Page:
Peter Vidmar

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Peter Vidmar
Born (1961-06-03) June 3, 1961 (age 53)
Los Angeles
Residence Coto de Caza, California
Nationality  United States
Religion Mormon
Peter Vidmar
— Gymnast —
Discipline Men's artistic gymnastics
Website
www.petervidmar.com

Peter Glen Vidmar (born 3 June 1961) is an American gymnast and Olympic medalist. He won gold medals in the men's all-around team competition and the pommel horse competition, as well as a silver medal in the men's all-around individual gymnastics competition at the 1984 Summer Olympic Games in Los Angeles. He was born in Los Angeles. He was inducted into the U.S. Olympic Hall of Fame. He has a total of three Olympic medals: 2 golds and a silver. Peter is one of only three athletes inducted into the U.S. Olympic Hall of Fame twice: first as an individual, then as a member of the historic 1984 U.S. men's gymnastics team.[1] He also was the highest-scoring American gymnast in Olympic history.[2]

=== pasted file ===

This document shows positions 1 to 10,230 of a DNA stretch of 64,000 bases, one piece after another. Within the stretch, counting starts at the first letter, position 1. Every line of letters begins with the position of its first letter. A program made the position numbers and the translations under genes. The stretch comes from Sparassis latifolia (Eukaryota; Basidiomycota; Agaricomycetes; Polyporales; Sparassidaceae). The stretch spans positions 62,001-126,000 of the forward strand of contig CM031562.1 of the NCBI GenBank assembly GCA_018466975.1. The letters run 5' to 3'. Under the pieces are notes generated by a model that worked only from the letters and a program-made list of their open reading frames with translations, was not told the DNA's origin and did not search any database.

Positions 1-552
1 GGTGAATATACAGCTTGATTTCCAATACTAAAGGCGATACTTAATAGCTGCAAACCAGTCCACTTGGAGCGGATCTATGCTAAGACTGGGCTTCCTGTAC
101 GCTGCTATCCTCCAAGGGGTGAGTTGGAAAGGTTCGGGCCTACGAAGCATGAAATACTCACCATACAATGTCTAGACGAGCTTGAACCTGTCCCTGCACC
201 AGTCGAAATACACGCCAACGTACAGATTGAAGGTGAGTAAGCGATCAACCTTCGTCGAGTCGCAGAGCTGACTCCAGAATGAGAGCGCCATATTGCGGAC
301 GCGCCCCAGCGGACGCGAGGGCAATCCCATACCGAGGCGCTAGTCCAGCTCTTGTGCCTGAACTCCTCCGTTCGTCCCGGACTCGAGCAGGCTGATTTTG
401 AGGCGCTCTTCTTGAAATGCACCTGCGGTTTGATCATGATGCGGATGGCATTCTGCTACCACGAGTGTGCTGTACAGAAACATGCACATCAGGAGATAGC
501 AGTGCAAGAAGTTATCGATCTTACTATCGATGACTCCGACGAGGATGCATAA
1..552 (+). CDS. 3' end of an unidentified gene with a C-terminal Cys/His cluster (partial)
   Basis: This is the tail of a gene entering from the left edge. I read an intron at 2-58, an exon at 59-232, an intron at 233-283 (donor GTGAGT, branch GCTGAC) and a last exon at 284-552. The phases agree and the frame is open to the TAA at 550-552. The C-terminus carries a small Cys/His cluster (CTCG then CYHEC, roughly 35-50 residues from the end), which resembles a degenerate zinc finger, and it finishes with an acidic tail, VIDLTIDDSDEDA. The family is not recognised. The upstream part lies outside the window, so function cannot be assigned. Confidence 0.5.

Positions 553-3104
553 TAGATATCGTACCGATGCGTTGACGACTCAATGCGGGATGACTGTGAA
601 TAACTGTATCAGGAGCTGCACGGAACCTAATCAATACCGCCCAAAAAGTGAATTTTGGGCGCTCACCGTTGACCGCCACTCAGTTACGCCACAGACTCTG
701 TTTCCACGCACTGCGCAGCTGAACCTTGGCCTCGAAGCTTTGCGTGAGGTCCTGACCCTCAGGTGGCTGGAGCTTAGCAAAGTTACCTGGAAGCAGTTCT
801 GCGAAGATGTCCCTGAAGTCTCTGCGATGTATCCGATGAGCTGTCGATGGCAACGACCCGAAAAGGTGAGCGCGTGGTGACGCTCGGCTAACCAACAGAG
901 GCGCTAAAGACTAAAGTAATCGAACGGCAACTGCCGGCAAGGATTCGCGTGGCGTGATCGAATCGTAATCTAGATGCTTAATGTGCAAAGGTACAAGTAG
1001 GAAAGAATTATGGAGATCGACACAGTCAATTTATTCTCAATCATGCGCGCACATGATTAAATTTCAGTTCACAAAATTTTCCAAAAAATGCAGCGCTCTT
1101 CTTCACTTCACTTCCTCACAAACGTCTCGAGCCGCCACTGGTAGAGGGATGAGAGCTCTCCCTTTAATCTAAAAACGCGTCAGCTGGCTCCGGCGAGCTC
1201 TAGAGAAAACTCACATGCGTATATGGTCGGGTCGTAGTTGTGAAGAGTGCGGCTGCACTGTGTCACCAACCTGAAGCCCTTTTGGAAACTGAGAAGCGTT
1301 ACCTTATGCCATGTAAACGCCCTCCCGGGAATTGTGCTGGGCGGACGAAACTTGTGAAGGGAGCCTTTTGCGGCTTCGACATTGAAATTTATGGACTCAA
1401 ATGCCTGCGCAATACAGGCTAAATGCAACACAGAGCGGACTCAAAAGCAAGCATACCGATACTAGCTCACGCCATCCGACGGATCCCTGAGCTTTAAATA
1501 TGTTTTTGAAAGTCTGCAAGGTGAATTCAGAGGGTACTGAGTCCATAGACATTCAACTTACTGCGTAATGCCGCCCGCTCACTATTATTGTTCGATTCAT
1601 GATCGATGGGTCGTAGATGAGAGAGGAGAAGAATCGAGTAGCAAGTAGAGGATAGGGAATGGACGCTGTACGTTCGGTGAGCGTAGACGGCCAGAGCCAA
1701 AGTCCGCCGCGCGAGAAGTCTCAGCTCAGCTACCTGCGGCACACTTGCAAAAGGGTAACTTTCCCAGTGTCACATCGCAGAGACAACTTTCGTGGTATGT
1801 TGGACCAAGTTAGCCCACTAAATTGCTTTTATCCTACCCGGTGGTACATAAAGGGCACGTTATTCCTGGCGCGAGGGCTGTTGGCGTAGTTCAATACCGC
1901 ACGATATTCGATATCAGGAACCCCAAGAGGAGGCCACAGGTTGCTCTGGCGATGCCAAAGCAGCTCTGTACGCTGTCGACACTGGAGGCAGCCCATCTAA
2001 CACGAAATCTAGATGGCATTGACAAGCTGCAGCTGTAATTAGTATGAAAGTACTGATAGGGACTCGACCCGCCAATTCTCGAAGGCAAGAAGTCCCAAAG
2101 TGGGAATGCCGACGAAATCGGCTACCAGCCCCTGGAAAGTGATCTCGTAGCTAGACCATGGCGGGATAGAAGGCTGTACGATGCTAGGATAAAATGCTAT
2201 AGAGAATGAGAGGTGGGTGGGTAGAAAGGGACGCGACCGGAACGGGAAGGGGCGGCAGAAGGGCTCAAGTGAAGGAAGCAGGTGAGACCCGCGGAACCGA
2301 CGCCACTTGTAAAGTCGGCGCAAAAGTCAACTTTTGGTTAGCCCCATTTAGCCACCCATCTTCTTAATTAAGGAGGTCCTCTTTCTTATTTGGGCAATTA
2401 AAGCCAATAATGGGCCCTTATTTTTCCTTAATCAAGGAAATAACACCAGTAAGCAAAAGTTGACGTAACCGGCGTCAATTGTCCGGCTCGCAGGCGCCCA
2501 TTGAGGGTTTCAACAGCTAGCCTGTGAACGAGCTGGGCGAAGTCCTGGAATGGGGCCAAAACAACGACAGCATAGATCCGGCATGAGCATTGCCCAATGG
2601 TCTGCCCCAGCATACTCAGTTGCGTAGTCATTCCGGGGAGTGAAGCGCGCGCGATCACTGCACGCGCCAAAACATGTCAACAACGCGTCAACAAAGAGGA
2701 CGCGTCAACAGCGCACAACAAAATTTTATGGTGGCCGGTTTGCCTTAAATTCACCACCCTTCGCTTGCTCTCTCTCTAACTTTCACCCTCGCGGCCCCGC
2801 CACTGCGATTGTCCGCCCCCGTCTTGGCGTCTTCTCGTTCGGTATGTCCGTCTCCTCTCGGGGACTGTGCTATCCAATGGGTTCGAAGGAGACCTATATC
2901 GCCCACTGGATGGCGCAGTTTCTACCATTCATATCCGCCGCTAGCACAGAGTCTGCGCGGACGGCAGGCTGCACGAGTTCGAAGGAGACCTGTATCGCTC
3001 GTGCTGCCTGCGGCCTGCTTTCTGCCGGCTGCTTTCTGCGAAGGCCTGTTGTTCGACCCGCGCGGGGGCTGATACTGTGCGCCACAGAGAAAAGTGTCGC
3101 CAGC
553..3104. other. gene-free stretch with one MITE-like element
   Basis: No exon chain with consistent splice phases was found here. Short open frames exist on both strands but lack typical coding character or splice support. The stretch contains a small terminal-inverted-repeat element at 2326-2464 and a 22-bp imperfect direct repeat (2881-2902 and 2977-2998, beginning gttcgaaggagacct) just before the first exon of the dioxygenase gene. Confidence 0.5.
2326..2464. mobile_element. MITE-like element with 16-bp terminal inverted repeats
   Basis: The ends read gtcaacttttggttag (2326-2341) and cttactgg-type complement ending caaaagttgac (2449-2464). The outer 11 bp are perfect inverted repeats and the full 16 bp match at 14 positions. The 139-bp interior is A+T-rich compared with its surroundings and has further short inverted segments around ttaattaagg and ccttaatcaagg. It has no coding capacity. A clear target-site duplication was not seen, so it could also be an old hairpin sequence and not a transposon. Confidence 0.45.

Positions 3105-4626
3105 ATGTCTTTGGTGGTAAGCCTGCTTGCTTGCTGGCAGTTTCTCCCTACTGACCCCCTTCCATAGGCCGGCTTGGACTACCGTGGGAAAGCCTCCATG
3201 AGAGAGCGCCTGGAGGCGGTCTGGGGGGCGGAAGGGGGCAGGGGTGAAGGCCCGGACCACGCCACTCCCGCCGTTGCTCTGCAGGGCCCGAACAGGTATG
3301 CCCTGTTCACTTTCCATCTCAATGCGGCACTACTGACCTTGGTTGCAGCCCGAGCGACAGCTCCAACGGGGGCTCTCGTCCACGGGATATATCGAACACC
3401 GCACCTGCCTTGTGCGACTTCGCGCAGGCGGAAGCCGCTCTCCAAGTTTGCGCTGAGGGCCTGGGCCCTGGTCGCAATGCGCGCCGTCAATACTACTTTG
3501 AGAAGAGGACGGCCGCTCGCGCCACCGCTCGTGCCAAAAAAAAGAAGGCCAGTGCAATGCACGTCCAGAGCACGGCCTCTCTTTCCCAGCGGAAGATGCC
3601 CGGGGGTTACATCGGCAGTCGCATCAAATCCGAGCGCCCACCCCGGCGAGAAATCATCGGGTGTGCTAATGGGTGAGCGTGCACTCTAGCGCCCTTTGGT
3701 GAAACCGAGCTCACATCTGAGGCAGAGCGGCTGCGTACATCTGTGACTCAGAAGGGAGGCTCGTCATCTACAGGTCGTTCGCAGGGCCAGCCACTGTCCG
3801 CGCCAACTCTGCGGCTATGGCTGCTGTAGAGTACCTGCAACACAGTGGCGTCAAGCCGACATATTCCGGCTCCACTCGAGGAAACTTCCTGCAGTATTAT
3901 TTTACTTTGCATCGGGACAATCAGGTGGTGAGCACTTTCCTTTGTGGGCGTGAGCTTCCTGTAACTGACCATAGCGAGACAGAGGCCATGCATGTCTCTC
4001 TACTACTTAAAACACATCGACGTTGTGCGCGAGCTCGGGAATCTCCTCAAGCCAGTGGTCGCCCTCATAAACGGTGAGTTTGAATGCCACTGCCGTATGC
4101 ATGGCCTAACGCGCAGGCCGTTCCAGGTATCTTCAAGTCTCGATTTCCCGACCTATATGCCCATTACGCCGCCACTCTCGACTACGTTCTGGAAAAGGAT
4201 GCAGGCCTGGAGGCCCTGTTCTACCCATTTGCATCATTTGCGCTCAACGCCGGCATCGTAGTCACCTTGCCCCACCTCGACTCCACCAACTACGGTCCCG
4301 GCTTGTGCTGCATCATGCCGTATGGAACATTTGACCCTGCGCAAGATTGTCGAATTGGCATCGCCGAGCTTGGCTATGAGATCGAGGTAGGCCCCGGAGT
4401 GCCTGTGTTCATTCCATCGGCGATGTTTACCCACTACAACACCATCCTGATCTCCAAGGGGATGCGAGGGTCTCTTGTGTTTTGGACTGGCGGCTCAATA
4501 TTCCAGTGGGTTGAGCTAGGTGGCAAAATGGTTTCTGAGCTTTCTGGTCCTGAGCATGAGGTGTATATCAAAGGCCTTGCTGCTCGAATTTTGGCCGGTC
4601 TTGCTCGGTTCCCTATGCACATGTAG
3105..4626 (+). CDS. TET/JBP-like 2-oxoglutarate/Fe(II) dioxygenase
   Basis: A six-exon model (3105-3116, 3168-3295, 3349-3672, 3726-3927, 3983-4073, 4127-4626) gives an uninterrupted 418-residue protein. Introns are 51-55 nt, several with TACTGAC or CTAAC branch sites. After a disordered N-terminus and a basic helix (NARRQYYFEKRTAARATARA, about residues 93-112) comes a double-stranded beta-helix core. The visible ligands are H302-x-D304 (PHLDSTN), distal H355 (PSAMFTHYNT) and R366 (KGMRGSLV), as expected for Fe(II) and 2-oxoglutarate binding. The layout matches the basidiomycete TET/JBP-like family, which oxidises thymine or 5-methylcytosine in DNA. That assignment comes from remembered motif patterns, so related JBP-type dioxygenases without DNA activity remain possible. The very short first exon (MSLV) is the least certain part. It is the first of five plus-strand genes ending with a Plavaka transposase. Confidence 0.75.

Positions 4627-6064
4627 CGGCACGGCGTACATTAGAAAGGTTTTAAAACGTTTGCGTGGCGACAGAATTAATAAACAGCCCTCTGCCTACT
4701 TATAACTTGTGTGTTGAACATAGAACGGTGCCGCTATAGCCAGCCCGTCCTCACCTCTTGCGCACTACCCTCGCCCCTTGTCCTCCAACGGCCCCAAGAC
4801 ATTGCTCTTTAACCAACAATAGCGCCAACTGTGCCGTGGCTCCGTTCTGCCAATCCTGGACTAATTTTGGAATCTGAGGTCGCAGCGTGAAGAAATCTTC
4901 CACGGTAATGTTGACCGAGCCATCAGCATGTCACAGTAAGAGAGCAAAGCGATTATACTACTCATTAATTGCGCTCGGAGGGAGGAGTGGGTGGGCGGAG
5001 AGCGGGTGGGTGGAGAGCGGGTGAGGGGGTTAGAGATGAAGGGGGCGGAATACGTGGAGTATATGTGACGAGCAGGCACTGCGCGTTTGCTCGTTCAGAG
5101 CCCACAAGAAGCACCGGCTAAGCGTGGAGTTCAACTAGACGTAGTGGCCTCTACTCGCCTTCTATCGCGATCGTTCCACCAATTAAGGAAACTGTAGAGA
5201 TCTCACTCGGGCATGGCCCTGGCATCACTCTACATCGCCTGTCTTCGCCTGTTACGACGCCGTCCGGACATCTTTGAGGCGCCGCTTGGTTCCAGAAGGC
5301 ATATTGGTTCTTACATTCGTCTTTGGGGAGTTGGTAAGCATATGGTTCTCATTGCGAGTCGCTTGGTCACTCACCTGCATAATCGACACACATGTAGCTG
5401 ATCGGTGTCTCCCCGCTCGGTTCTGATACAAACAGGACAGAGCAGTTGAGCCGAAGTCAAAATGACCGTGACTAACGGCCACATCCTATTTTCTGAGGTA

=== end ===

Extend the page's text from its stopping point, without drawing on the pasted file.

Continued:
He is an alumnus of UCLA.[3] In 1983, Vidmar won the Nissen Award (the "Heisman" of men's gymnastics).[4]

Vidmar hosts the Annual Peter Vidmar Men's Gymnastics Invitational at Brentwood School in Los Angeles. Peter has been a gymnastics anchor for both CBS and ESPN. He is currently a motivational speaker as well as a co-chairman of the U.S. Olympic Committee Summer Sports Summit. In 1998 Vidmar was inducted into the International Gymnastics Hall of Fame.[5] He was named chairman of the U.S. Gymnastics Board of Directors in December 2008.[6]

He is a member of The Church of Jesus Christ of Latter-day Saints.[7]

Vidmar was selected to be the chef de mission for the 2012 Olympics, where he would have represented all U.S. athletes and marched in the opening ceremonies. His selection drew criticism from LGBT activists and athletes, including Olympic figure skater Johnny Weir, because in 2008 Vidmar donated money to and publicly campaigned for Proposition 8 that banned same-sex couples from being married in California. Vidmar decided several days after his selection to decline the appointment.[8] As reported by Olympic news source Around the Rings, Vidmar chose not to allow others to create a distraction that might hinder the US "Olympic family."

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